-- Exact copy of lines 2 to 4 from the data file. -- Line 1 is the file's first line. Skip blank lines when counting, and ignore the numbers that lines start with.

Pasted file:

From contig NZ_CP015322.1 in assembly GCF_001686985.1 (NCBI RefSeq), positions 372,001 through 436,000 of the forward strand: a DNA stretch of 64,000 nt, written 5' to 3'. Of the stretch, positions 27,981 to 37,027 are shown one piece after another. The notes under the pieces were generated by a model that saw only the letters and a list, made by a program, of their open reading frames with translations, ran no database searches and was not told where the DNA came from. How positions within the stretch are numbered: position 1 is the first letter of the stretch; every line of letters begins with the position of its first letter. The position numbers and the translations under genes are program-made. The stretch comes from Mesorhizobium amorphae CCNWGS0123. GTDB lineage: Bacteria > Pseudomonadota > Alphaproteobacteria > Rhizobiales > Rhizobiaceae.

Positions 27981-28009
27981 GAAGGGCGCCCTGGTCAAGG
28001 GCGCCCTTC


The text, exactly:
Positions 27981-28009
27981 GAAGGGCGCCCTGGTCAAGG
28001 GCGCCCTTC